The bond exchange can only go ahead once governments authorize the European Financial Stability Facility to provide 30 billion euros, to be used in cash or collateral as an incentive to investors.

With Greece’s ability to honor its debt-cutting pledges still in question, finance ministers may again withhold approval of the bailout even if they back the bond exchange, Citigroup Global Markets analysts said. That would push the dispute closer to a March 1-2 summit of European leaders.

Holding back euro-area policy makers is “widespread skepticism about the credibility of Greece’s political system as a whole and its ability to implement what has already been agreed,” according to Nomura Global Economics analysts.

To contact the reporters on this story: Paul Tugwell in Athens at ptugwell1@bloomberg.net; Tony Czuczka in Berlin at aczuczka@bloomberg.net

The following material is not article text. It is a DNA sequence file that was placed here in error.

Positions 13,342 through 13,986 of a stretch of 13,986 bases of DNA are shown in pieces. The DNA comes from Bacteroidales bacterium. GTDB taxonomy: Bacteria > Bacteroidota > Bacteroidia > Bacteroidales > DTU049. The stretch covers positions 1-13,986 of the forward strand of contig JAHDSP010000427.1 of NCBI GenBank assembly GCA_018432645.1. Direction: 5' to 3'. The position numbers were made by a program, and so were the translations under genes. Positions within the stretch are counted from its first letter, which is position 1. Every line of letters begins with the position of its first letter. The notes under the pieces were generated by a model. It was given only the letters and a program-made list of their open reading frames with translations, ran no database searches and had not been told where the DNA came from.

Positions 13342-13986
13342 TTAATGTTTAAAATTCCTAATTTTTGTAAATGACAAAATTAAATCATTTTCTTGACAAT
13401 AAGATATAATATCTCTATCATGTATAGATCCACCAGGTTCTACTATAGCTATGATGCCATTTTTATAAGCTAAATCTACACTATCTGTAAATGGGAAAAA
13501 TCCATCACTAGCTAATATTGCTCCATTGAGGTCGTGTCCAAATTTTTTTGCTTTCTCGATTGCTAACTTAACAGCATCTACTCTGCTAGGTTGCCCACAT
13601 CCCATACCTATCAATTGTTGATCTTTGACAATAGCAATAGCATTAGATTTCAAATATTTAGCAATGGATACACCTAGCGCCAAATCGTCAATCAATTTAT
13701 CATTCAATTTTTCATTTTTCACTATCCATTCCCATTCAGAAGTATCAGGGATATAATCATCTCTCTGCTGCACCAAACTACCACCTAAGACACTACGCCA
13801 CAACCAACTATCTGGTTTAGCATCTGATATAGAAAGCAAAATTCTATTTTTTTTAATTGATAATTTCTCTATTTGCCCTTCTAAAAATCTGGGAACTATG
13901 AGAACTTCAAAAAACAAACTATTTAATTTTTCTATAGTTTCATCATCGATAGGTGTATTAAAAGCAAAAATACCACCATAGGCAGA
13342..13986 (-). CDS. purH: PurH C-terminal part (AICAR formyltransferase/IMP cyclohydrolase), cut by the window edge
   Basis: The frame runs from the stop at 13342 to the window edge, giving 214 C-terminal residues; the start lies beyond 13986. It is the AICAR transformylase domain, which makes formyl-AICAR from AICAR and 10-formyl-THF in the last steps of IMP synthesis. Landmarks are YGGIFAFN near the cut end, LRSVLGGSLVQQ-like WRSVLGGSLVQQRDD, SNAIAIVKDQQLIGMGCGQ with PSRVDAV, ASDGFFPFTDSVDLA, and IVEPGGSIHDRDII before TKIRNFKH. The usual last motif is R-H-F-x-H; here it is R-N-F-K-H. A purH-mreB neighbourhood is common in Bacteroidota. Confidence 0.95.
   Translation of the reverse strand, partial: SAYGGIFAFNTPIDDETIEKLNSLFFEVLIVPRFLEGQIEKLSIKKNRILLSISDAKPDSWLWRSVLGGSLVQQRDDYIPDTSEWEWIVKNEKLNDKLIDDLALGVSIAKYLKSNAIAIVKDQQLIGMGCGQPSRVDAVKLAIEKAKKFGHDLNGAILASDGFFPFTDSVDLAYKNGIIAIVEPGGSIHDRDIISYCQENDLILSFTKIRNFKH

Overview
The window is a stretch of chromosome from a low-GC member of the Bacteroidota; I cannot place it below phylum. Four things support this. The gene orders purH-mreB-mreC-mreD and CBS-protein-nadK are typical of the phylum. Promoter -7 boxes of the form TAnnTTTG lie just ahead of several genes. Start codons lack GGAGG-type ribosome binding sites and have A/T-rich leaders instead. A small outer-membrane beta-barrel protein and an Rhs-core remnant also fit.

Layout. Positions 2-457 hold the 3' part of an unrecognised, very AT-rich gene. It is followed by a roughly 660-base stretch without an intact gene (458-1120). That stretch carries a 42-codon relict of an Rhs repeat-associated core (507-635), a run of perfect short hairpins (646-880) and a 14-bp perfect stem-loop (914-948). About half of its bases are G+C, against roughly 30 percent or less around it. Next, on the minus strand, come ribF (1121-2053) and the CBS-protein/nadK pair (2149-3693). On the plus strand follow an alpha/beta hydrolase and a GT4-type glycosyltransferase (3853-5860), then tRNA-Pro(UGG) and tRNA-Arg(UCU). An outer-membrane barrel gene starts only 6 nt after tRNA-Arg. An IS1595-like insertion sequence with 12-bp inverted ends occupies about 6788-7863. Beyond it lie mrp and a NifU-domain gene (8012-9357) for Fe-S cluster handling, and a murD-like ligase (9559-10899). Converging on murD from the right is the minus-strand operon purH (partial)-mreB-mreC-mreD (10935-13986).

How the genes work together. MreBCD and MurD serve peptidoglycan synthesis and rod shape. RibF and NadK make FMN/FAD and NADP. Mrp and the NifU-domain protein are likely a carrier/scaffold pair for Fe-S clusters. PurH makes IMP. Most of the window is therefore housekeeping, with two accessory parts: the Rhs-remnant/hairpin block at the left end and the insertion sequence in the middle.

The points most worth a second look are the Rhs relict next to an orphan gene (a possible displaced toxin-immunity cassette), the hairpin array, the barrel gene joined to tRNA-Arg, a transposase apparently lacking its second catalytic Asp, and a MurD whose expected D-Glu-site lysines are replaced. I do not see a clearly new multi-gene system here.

To contact the editors responsible for this story: James Hertling at jhertling@bloomberg.net; Craig Stirling at cstirling1@bloomberg.net

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To: ggersh who wrote (60277)2/19/2012 10:50:18 AM
From: Mike Johnston
4 Recommendations   of 102313
 
Slave labor = windfall profits

As wages go up, outfits like AAPL will see their margins eroded or gadgets will get more expensive.

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To: ggersh who wrote (60277)2/19/2012 10:52:19 AM
From: Mike Johnston
2 Recommendations   of 102313
 
Their wages will go up to $400 per month.

Still, much less than $1000 per month unemployment benefits in Spain.

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To: Pogeu Mahone who wrote (60278)2/19/2012 10:56:53 AM
From: Mike Johnston
1 Recommendation   of 102313
 
less then half a billion solves the problem